Outside of London, distributions to the poor were carried out by the Huguenot churches, who received block grants, whereas other categories of recipients, such as the nobility and the bourgeoisie, had to apply directly to London. In the capital, two companies were set up to achieve the same aim: one in the City and one in Westminster. Below are two petitions from the French Hospital collection mentioning that both individuals were reliant on the Royal Bounty or bénéficence royale, prior to applying to live in the Hospital.

André Morelon’s petition to the French Hospital, 1783-1785

Catherine Lambert’s petition
to the French Hospital, 1783-1785

 

The papers housed in the Huguenot Library are those of the French Committee. The largest group of manuscripts are the certified accounts which were kept meticulously and list all those receiving funds as well as the respective amounts. They were divided into several categories differentiating the various persons receiving aid and/or the reasons why they needed it. Categories would include, amongst others, funds for the nobility, clergy, country churches, bourgeoisie and those of the lower classes. The amounts allocated to each category was decided in advance with the higher classes, incongruously from a modern viewpoint, receiving the most funds.

Schedule of the payments, under various
heads, authorized for the relief of poor
refugees for 6 months, 8 December 1699

 

Funds were not just distributed to individuals but sometimes also earmarked for a specific purpose, such as payments for funerals, emigration to colonies in the West Indies, establishment of apprenticeships and payment for Huguenots who looked after French Protestant orphans. They were also providing aid to Huguenot organisations such as schools for refugee children and the Pest House, the precursor of the French Hospital, located near Bunhill Fields.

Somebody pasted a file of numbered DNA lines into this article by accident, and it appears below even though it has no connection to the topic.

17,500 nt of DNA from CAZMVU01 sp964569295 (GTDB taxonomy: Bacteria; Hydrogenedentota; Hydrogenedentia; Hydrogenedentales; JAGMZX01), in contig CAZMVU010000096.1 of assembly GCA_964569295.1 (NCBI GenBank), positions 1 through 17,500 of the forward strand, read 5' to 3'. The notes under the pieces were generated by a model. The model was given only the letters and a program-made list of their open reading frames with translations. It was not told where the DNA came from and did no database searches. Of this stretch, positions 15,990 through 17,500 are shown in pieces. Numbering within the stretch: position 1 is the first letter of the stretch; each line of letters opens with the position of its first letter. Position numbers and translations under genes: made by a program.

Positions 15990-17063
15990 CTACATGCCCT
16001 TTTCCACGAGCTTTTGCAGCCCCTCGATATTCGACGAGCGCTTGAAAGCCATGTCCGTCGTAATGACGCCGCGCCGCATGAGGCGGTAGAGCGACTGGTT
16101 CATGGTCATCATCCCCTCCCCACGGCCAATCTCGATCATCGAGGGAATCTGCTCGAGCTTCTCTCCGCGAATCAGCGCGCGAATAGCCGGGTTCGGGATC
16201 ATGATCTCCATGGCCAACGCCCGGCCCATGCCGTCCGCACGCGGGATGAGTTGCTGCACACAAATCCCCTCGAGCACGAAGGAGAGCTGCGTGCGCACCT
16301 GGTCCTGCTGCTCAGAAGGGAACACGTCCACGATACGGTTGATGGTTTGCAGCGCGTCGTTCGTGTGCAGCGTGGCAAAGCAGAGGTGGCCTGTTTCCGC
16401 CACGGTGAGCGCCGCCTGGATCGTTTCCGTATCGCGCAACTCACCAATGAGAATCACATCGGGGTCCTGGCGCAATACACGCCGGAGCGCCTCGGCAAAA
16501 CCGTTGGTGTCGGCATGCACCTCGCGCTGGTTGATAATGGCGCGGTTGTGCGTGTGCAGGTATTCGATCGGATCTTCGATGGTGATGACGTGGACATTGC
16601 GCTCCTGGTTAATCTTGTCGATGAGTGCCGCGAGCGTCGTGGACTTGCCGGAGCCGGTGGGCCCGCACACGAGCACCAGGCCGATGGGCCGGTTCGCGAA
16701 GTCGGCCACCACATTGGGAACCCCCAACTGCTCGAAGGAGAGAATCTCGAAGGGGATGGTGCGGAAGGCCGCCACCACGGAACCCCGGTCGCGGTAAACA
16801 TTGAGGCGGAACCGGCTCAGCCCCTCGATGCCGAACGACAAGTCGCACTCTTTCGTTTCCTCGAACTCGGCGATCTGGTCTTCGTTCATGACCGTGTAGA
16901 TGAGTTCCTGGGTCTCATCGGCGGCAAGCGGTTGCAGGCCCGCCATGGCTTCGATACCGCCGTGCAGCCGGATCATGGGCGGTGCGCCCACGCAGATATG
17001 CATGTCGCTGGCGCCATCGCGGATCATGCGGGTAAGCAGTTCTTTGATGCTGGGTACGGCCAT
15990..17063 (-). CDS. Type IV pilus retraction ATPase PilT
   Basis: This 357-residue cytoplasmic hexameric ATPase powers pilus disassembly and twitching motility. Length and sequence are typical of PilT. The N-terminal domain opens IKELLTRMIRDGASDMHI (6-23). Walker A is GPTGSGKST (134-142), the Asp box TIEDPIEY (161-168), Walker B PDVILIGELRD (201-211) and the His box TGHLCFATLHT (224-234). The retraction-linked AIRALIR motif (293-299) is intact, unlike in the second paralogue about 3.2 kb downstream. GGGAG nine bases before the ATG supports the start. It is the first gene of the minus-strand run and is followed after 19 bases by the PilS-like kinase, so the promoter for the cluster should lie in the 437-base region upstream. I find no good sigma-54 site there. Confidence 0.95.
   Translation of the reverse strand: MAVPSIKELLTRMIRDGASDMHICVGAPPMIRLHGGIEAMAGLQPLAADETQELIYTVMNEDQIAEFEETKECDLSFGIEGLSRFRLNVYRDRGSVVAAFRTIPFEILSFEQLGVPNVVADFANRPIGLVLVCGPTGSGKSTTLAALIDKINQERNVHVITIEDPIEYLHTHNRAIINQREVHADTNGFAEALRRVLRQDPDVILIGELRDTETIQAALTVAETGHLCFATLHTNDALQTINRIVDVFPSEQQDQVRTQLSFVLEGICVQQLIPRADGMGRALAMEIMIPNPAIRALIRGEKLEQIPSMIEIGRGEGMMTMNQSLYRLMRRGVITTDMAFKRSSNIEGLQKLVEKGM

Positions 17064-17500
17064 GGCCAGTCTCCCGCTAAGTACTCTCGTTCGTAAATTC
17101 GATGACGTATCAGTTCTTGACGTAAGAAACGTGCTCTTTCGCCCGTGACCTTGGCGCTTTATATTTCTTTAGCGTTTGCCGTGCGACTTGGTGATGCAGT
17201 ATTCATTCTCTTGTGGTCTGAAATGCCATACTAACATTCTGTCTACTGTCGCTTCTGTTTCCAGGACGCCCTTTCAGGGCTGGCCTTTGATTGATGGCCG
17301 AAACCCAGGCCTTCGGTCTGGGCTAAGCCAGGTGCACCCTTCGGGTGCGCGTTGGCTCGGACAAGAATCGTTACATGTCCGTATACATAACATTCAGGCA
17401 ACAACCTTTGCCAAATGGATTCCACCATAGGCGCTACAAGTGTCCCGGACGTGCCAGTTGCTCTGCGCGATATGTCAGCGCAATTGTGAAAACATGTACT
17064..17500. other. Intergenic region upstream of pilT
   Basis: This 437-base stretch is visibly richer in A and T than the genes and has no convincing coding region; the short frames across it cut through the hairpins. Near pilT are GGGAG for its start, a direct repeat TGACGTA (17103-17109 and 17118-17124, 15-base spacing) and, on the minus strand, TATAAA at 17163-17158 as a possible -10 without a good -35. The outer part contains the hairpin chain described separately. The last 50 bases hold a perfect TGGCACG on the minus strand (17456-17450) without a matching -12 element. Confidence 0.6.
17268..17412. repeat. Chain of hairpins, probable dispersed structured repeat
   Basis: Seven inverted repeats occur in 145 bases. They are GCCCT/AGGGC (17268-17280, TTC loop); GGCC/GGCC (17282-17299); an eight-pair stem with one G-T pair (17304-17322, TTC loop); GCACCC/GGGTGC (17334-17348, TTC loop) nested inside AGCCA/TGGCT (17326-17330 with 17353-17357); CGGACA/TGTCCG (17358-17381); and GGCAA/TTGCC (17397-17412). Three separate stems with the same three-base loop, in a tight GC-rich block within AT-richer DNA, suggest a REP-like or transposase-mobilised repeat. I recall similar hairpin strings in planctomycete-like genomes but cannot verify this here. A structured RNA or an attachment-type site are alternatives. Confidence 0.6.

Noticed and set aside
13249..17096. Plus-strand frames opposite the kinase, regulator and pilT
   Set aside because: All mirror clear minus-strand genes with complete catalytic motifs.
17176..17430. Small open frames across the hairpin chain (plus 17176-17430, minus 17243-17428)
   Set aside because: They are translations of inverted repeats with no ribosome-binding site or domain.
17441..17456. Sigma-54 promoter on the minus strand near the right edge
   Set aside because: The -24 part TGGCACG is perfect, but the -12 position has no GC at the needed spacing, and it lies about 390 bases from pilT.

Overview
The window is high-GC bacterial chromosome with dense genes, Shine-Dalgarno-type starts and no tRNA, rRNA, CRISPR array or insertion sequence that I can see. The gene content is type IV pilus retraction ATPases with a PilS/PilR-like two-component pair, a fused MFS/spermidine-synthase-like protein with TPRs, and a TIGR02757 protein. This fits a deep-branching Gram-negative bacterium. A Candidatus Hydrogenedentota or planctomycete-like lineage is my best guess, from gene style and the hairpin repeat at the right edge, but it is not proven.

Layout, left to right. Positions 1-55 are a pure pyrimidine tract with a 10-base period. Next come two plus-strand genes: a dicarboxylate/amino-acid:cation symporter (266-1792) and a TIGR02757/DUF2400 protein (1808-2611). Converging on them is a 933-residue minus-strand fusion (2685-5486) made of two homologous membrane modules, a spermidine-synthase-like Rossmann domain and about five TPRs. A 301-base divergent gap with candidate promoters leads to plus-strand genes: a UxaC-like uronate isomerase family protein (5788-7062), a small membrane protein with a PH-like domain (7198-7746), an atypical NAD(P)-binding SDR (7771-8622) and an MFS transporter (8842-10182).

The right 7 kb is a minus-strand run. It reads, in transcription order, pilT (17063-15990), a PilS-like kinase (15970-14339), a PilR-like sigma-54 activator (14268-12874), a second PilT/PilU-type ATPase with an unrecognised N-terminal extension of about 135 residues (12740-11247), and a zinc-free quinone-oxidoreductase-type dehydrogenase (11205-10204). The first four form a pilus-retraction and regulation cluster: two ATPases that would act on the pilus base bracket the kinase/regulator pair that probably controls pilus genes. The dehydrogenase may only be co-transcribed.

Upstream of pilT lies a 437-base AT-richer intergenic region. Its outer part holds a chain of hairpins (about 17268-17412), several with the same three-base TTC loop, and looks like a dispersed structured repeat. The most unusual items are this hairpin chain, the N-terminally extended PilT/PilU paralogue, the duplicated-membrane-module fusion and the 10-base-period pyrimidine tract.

Undertakers’ bill for interments,
November 1753-July 1760

Receipt for money and clothing for orphans by order of the Church of St Martin Orgars, 1735

 

In 1802, the Treasury, which had become responsible for issuing payments for the Royal Bounty, began to question the Committee more rigorously, with the intention of eventually winding up the funds. The gradual extinction of the pensions paid concluded in 1876, when the last payment was made to one Sarah Rignon.

The importance of this collection is not limited to the story of the grant itself, its organisation, distribution and the challenges it faced, but also derives from the detailed information it provides on the individual recipients: their family unit, original provenance in France, occupation and possible health conditions. Finally, it documents to some extent the running and activities of the French Churches involved in the distribution, as well as giving us a snapshot of part of the Huguenot community in England during this period. It can be argued that the Royal Bounty was instrumental in helping Huguenots to assimilate and in some cases prosper in England.

The Huguenot Society decided to digitise the microfiches of this entire collection and make them available on the members’ area of the Society’s website, which can also be accessed by UCL staff and students, upon request.

The project was approved in May 2019, and went live a year later. The digitisation of the 646 fiches, consisting of 12 x 5 images each was outsourced; whereas the creation of a searchable catalogue to which the images of the manuscripts would be attached was done in-house. The resulting resource has not only made this collection more accessible, especially during the various lockdowns, but has also substantially improved its cataloguing, as records for each constituent item had to be created. In turn, this benefits those who prefer to still visit and see the original documents.